Welcome to Lake Flashback. Reporter Sarah Simpson has been combing through old newspapers with the assistance of the Kaatza Station Museum and Archives so we can jog your memory, give you that nostalgic feeling, or just a chuckle, as we take a look at what was making headlines this week around Cowichan Lake in years gone by.
This week around the Cowichan Lake area…
10 years ago
It was welcome news a decade ago as the page 2 headline of the July 6, 2011 Lake Cowichan Gazette read: “Lake level looks decent enough to maintain summer river flow”.
“At this point, it appears as though the Cowichan River’s summer flow won’t dip to below seven cubic meters/second. This, Catalyst Paper Crofton Division environmental manager Brian Houle said, is thanks to there being more snow pack this year than last. Catalyst operates the Cowichan Lake weir, which controls how much water flow goes into the Cowichan River, in order to maintain at least seven cubic meters/second flow throughout the dry summer. Those looking at the Cowichan River in recent weeks may have noticed a few tell-tale signs, such as visible rocks, that river flows have been decreasing.
“As of this moment, we’re below full storage,” Houle explained. “The river level has definitely been ramping down.”
“To blame is the raising of the weir; a necessary step in ensuring the lake hits its full storage level by operators’ goal of Saturday, July 9. The Cowichan Lake is comparable to a bath tub, with the weir its plug. Should the lake reach full storage level by this time, Houle said that there should be enough water available to drain into the Cowichan River to ensure the seven cubic meters per second flow, until heavy rains start up again in the fall.”
Also in the same edition: “Town council backs anti-Smart Meter stance.”
“BC Hydro did not do an adequate job of educating the public as to the Smart Meters they are currently installing. That is the message mayor and council had to share, following an impassioned anti-Smart Meter presentation by Mesachie Lake resident Mary Lowther.
“I’m a little concerned that BC Hydro is dumping this on us without educating us,” mayor Ross Forrest said. “I think they should have started this off by sitting down with each municipality,” councillor Tim McGonigle said, in agreement. “I think it’s prudent to investigate all angles, both good and bad.”
25 years ago
More mill closure news graced the front page of the July 3, 1996 Lake News.
“Pullinger calls mill closures ‘unacceptable’ and asks her government for help” was the headline on the front of the paper.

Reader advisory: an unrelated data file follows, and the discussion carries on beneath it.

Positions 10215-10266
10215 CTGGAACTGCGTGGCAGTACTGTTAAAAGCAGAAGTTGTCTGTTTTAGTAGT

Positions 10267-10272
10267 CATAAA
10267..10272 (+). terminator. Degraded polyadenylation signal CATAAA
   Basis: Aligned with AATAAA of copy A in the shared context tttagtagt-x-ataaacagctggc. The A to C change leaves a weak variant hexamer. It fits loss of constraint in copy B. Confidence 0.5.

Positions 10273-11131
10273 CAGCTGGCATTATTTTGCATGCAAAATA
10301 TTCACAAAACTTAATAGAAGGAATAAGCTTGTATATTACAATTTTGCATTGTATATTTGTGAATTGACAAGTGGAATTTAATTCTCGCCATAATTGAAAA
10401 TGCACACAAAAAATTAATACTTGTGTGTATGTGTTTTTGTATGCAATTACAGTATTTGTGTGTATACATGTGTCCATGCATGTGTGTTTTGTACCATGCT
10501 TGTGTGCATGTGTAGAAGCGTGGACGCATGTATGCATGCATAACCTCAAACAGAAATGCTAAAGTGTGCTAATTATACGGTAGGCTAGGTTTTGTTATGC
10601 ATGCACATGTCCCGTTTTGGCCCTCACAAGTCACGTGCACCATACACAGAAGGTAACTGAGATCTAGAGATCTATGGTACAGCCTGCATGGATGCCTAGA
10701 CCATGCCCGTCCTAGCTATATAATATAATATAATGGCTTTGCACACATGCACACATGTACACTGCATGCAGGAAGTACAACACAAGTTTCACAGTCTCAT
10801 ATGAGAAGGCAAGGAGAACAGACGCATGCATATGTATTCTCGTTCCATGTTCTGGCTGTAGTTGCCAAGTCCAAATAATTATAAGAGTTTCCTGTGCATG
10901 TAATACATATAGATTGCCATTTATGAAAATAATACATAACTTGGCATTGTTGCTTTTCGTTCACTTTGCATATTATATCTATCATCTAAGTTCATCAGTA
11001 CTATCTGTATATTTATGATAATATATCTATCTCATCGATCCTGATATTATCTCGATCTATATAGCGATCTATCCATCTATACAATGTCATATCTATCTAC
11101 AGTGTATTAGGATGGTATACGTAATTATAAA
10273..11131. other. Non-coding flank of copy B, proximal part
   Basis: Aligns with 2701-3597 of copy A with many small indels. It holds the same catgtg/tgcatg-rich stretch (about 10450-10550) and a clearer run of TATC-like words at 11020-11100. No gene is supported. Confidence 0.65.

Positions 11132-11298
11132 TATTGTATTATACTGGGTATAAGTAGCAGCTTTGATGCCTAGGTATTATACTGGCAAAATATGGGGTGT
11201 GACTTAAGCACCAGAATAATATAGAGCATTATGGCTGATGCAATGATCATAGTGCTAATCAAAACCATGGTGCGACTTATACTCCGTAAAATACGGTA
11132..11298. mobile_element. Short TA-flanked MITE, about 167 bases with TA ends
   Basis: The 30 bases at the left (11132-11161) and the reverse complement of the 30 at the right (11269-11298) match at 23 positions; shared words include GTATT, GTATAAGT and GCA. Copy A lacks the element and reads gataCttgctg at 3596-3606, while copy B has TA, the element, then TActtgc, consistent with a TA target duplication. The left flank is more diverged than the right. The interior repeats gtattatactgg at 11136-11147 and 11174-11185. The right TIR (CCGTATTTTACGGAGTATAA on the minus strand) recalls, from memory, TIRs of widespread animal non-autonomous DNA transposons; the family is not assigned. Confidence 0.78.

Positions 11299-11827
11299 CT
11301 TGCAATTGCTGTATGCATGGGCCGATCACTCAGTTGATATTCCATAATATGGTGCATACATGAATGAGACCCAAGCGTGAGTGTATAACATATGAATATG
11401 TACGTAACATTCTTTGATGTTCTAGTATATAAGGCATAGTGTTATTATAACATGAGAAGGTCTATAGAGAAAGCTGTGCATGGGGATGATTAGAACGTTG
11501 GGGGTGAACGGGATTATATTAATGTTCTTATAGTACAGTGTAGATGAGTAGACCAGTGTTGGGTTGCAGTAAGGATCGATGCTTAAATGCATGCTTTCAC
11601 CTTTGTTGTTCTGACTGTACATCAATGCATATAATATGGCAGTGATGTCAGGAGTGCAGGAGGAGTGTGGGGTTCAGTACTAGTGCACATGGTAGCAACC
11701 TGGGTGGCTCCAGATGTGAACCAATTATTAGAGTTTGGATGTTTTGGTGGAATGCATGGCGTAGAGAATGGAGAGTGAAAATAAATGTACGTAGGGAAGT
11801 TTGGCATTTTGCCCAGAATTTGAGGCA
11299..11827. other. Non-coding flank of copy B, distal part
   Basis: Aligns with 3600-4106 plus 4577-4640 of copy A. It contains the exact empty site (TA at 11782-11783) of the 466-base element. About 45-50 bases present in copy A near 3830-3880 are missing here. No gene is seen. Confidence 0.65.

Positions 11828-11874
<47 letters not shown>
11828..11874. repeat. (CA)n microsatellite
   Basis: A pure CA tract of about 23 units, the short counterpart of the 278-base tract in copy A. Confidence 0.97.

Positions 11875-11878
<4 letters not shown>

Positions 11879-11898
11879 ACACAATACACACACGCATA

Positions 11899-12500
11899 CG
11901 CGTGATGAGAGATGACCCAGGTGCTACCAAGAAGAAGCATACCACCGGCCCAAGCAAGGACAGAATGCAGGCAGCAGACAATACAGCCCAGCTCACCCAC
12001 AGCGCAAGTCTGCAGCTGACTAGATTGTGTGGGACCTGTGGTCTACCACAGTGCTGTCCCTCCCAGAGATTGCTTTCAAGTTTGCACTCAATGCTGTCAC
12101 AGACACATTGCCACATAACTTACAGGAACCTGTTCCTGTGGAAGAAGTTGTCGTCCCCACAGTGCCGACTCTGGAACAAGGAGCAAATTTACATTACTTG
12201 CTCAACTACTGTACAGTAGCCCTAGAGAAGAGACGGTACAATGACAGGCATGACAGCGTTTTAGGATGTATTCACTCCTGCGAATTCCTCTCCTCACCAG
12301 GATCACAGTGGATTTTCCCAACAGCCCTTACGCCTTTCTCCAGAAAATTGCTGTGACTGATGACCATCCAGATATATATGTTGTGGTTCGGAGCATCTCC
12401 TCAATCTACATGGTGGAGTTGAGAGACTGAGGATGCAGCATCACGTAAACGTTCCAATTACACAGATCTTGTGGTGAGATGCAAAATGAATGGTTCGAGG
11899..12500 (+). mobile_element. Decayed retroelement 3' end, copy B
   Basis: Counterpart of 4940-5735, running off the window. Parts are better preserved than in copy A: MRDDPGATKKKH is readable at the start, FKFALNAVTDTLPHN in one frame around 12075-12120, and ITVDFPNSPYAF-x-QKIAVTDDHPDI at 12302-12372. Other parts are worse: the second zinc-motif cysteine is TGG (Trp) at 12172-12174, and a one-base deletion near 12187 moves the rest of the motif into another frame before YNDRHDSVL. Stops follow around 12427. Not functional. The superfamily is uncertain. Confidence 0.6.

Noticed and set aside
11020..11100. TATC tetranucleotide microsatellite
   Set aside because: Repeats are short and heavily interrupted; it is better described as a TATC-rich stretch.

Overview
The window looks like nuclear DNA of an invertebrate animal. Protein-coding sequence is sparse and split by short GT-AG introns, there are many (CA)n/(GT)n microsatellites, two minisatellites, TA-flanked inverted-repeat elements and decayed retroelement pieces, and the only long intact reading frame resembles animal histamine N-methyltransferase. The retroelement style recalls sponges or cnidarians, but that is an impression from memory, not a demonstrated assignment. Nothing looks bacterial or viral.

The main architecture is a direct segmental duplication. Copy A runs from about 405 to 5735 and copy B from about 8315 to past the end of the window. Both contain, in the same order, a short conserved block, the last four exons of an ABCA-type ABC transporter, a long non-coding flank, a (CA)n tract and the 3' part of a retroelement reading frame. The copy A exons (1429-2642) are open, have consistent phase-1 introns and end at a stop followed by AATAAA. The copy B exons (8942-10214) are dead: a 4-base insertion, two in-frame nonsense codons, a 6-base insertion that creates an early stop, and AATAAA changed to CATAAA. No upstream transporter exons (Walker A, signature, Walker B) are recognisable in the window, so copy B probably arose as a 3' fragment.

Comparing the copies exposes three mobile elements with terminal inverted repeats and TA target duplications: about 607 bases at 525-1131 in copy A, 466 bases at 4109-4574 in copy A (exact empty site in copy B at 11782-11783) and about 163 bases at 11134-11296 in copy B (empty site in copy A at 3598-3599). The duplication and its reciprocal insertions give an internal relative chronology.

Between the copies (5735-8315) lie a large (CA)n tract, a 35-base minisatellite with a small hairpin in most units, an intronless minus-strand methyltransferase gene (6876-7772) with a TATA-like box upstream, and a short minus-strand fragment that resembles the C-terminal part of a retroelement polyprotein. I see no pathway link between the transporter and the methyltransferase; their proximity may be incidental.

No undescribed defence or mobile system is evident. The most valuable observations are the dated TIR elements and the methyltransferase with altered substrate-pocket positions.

Susan Lowe reported: “Cowichan/Ladysmith MLA Jan Pullinger is calling the closure of two local mills in the area ‘unacceptable’ and is requesting that government give the mill owners short extensions and some long term answers.
“In last week’s issue of the Lake News, we carried a story explaining that Confederate Shake and Shingle Mill along with Quenco Cedar Industries both located in Cowichan Lake, would be forced to close down July 1, 1996 by the Provincial Government’s ban on beehive burners. This closure will force 14 employees out of jobs.
“The problem faced by the two mill owners is that while beehive burners have been banned in a step towards banning all open burning, the alternatives are too costly for the mills which are small businesses.”
“Pullinger wrote to Minister of Environment, Lands, and Parks, Paul Ramsey June 24, 1996, one week prior to the July 1 cut off asking for a short term extension and that a long term solution be found.”
Also making headlines this time back in 1996, the 399 and 400th Youbou bus passengers were R. Rturseuelzle and Hanna Shougal.
“Both passengers broke the record [for] the largest numbers of passengers riding the Youbou exchange in one month. Honeymoon Bay also broke its record transporting 200 passengers in one month.”
40 years ago
Here’s something that doesn’t happen often: the entire newspaper took a holiday!
In a big orange box on the front of the July 1, 1981 newspaper it read: “On vacation.”
“The Lake News will be closed for one week and will not publish a newspaper on Wednesday, July 8.”
Also on the front of the same edition: “Malaspina slashes staff”.
“Malaspina College, hit by budgetary cutbacks from the province, has begun tightening its belt by slashing personnel. Outgoing president Gerry Sylvester promised however that the college will still offer a ‘full range’ or courses and programs.
“In one of his last reports to the college board before announcing his resignation, Sylvester said, the college had been forced to make cuts in administration, faculty and staff positions as well as other areas.”
And finally, the “Kinsmen swimming blitz yields bonanza” story shared some good news with Lakers.
“The Kinsmen Swim blitz has raised $1,340 from Lake Cowichan residents this year, according to organizer Jim Crawford. He said that this total is up from last year. He said that about 12 Kinsmen canvass the area, in a two-night campaign, but still didn’t manage to cover all the houses.
“The club will use the money, together with a grant of $3,600 to hire three local students for its summer swim program.”
Left over funds were going to be used to spruce up the Duck Pond with some playground gear.